Pope Francis addressed the sexual abuse scandal in his speech this morning. He stated that “all responsible will be held accountable.”
“I have in my heart, the stories of suffering and pain of the minors who were sexually abused by priests. And, it continues to overwhelm me with shame that the people who were charged with taking care of these tender ones violated that trust and caused them a profound pain. God weeps.” Pope Francis said at St. Charles Borromeo Seminary, according to a translation of the Spanish remarks by The Washington Post.
“The crimes and sins of sexual abuse of minors cannot be kept in secret any longer.” he continued.
This statements follows criticism from victims and their supporters over the prior lack of comment on the sex abuse scandal during the Pope’s previous speeches:
Victims’ groups had complained earlier in the week that Francis neglected to address their plight when he congratulated bishops for their “courageous” and generous response to the scandal. Sunday’s meeting took place a day after the pope celebrated Mass with Justin Rigali, the cardinal who was archbishop in Philadelphia when the archdiocese was accused of sheltering pedophiles.
This makes the Pope’s statements in front of the bishops and seminarians all the more powerful. These are the very people who will deal with these issues. To say that all people, including the bishops who moved abusive clergy members rather than punish them, will face repercussions is quite the statement. Whether that happens is another matter. As some advocates noted, it is one thing to say something will be done and another to actually do it:
The Rev. Tom Doyle, a canon lawyer who worked at the Vatican embassy in Washington and is now an advocate for victims, said that including more than just victims of abusive clergy “seriously minimizes” the problem in the church.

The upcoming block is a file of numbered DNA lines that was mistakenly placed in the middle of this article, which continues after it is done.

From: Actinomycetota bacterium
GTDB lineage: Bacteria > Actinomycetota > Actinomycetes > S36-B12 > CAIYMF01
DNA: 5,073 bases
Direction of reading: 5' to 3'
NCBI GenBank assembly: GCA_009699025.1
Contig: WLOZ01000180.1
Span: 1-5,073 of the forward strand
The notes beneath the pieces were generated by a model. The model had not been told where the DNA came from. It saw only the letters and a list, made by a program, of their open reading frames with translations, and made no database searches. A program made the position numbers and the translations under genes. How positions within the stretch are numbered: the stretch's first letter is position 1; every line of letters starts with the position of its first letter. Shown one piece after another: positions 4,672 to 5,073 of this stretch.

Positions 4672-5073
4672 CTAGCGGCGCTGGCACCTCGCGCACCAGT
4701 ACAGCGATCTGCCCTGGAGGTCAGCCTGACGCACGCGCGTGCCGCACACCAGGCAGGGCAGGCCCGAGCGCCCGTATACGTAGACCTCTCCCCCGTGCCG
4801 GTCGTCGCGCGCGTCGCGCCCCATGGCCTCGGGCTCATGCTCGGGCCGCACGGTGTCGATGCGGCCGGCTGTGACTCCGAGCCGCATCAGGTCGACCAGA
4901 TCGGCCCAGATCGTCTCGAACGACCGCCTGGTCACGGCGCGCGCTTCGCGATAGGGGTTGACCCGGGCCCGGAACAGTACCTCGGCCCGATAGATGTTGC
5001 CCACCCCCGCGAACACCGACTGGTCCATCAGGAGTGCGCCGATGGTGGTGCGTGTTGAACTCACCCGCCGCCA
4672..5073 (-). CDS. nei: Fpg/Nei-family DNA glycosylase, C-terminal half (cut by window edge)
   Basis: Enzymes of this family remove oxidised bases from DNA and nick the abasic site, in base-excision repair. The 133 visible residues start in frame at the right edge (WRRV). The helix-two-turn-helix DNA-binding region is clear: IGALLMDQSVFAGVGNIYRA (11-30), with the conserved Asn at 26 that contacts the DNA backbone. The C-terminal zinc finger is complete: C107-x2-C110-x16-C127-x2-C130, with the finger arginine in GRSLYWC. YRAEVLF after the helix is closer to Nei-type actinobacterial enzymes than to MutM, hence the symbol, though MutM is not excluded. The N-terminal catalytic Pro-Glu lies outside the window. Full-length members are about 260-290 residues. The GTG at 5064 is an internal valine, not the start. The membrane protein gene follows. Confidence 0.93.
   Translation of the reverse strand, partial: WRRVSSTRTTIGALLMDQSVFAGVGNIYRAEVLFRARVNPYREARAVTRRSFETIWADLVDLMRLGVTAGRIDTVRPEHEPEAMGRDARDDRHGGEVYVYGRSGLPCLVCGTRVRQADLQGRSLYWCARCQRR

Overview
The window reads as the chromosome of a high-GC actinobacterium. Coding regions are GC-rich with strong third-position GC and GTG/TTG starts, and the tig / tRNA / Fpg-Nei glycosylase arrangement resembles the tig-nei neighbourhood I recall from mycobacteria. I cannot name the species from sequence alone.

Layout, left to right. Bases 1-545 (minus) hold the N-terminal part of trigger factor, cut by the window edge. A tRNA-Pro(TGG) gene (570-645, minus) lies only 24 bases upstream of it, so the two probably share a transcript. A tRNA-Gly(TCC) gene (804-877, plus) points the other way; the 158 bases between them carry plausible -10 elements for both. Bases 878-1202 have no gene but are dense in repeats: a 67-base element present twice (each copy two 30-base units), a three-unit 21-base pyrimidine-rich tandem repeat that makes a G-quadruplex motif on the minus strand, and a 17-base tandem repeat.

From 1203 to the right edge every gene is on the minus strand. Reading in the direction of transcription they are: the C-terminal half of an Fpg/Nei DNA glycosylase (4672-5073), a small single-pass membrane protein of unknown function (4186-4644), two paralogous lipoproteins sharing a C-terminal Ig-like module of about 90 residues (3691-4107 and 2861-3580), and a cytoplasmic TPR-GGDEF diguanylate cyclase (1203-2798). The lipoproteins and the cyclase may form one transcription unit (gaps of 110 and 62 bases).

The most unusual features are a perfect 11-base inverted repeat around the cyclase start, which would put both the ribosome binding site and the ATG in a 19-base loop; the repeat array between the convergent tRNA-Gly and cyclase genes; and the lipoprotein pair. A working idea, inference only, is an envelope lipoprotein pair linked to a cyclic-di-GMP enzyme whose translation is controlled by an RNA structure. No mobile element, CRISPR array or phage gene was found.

“We don’t think we’re going to get any real support to change this from the leadership in the Vatican,” Doyle said in a phone interview. “They’re having this big meeting of families. But there’s been no real room for all the families that the Catholic Church has destroyed through sexual abuse.”
The main victims’ support group, SNAP, dismissed the meeting as an exercise in public relations.
“Is a child anywhere on Earth safer now that a pope, for maybe the seventh or eighth time or ninth time, has briefly chatted with abuse victims? No,” said SNAP’s David Clohessy.
What happens after this remains to be seen. I would like to think that the Pope is serious about addressing these problems, particularly with punishing the bishops who knew about the abuse and protected the abusers instead of the victims. I am not sure, however, how the Pope would implement these changes. Who would be in charge? Who would make the final decisions? What consequences would those guilty parties face?
There is also the legal issue of statute of limitations. Many of the cases happened decades ago, and in some states no one can be charged due to the time limit. We may end up with a situation where nothing can legally be done outside of suing the Church, which already occurred in many cases.
Yet I doubt the plan involves anything close to turning bishops over to the police. I suspect, much like the above advocates, that the most that will happen is that someone may lose a position of power. It is unlikely anyone will be held criminally responsible.